It was a real dry spell. I had nothing going on. There are so many directions the finger could point:
The Royal Wedding
The Brits know how to celebrate with elegance. It’s always Veuve, never prosecco. That commands my attention and affection. In the weeks leading up to and after 29 April, I was so in. I was into the dress. I was into the trees in Westminster Abbey. I was into Hot Harry. I was into Bea’s hat. I listened and read it all. I was riveted when the Current aired If These Walls Could Talk. I watched the entire Seamus O’Regan/David Furnish interview. I bought Hello, US, People, and my first ever issue of Maclean’s (sorry Andrew Coyne, I do love your tweets). I argued feverishly that Pippa, though lovely, did not overshadow the Queen, who looked like the sun in that splendid shade of yellow.
8 days of kale+cucumber, creamy cashew milk, and spicy lemonade. Misery. The first day, I was utterly convinced I would die. While many of you may rejoice in this sort of thing, my body is not meant to operate without some sort of stimulant, I assure you. I could barely see, so reading was out of the question. The end result? A deep distrust of green liquids and really nice skin.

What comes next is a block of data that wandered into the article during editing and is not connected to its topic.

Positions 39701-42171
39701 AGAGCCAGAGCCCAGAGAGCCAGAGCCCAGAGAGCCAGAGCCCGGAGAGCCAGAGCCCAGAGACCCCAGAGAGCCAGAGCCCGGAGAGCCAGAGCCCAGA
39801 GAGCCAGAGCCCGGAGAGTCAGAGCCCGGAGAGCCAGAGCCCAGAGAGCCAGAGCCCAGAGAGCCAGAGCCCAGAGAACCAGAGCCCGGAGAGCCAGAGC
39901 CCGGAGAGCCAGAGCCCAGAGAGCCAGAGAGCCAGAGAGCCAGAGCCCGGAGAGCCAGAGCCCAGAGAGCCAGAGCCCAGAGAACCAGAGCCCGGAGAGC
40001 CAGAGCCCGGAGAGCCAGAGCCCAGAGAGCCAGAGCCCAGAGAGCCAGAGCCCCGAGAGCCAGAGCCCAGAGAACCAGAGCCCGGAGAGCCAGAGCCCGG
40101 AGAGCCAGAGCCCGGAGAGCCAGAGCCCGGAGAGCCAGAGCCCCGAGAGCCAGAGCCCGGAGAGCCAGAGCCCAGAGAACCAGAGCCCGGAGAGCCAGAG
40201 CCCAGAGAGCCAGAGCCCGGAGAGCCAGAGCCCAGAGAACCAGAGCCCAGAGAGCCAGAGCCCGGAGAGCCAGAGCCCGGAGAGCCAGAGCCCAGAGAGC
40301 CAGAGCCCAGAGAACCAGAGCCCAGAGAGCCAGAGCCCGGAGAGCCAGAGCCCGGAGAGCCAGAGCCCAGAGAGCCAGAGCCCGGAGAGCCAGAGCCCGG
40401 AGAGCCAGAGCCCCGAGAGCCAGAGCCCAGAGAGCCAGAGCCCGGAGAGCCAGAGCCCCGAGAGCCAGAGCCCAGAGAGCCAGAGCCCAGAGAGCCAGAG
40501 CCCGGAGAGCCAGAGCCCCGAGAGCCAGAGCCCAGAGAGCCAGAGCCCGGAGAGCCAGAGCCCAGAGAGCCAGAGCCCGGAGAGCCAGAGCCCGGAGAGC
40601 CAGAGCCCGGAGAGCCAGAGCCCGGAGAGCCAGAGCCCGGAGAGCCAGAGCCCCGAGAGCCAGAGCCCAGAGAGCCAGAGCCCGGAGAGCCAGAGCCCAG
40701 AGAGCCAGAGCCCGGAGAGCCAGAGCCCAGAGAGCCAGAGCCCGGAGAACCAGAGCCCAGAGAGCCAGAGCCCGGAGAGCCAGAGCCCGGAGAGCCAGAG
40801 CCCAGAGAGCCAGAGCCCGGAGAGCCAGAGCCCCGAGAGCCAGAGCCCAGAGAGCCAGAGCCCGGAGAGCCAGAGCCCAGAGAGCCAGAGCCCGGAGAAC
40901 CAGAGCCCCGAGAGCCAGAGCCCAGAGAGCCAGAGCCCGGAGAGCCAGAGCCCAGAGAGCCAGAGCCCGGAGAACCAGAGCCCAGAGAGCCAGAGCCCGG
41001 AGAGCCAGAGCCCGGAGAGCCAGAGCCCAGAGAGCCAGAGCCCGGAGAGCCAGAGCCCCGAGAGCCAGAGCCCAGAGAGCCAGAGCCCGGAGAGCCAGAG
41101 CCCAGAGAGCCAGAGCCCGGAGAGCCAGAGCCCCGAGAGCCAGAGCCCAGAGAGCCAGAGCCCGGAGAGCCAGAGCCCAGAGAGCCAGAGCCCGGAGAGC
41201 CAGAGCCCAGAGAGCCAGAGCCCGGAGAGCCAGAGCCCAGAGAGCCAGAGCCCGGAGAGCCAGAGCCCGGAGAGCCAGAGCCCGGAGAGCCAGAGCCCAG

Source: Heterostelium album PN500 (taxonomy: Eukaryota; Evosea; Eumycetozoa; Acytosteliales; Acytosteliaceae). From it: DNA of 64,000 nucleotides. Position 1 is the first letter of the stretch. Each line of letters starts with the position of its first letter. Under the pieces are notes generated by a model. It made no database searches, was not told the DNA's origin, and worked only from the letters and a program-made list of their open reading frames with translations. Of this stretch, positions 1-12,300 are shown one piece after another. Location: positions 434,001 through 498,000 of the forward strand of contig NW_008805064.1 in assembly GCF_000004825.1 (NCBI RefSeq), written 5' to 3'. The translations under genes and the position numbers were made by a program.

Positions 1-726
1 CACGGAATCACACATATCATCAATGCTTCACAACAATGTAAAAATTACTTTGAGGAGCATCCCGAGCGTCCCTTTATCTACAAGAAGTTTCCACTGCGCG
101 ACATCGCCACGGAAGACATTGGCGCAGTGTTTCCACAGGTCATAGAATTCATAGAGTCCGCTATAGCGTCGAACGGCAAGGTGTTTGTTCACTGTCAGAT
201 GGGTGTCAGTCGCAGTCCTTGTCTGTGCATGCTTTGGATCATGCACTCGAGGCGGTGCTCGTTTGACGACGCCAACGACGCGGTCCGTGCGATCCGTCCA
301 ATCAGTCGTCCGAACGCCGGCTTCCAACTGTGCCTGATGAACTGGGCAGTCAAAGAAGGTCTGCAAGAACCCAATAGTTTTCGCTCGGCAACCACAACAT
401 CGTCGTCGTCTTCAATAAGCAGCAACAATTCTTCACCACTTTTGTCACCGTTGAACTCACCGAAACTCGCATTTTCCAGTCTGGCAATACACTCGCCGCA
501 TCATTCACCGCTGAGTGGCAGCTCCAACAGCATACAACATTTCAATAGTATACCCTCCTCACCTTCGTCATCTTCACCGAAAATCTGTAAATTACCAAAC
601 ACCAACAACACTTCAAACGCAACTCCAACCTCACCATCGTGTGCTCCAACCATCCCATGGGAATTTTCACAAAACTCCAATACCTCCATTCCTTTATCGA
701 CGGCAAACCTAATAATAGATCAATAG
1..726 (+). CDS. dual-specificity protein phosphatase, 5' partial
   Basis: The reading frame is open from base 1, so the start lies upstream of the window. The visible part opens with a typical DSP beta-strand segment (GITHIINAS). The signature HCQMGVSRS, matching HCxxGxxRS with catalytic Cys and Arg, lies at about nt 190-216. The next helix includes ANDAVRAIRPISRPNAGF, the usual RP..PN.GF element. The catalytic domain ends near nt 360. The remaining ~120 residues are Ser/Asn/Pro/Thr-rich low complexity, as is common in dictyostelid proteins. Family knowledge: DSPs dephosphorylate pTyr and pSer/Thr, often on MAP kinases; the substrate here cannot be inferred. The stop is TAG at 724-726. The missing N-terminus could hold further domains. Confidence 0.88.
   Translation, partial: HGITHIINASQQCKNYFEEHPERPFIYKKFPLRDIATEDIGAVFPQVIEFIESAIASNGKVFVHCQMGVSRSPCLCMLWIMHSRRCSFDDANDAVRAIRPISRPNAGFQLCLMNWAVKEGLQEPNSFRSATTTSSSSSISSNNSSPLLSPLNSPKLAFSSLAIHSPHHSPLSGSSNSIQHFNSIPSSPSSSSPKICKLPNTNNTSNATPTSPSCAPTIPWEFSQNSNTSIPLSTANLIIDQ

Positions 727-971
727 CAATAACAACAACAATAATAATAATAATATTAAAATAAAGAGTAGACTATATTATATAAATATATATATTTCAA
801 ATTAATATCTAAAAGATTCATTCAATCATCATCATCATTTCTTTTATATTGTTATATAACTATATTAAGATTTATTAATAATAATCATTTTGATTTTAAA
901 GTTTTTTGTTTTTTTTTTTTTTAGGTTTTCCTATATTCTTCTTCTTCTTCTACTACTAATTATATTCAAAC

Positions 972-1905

It’s almost time to hit the links after a winter off. I’ve had to shop for new outfits, brush up at the driving range, and allocate time to fret about idea of being rushed by a faceless foursome of 50-something men, sighing with exasperation at my every missed chip.
Social marketing parties
Stella and Dot. The Pampered Chef. Arbonne. Everyone is doing it. These are the new tupperware parties, and boy, do they chew up a lot of my time. It’s hard to imagine life without my Rio Chandeliers, new apple slicer and R20 renewal serum, so please don’t get me wrong, I’m not complaining.
I won’t even mention the time I spend with my beautiful children, on my rewarding job, and taming Hamish, the toilet paper shredding westie, because I know you get the picture.
Finally on friday, something literary intrigued me again. A pull greater than Harry. It was something I read in a review for The Paris Wife. That the author was compelled to write it after reading Hemingway’s memoir, A Moveable Feast. That in the final pages, he writes of Hadley (his first of four wives), “I wished I had died before I ever loved anyone but her.”
Such a sad idea, and there is nothing I love more than a doomed love story. I was off to my local Book City immediately. I’m on my way back.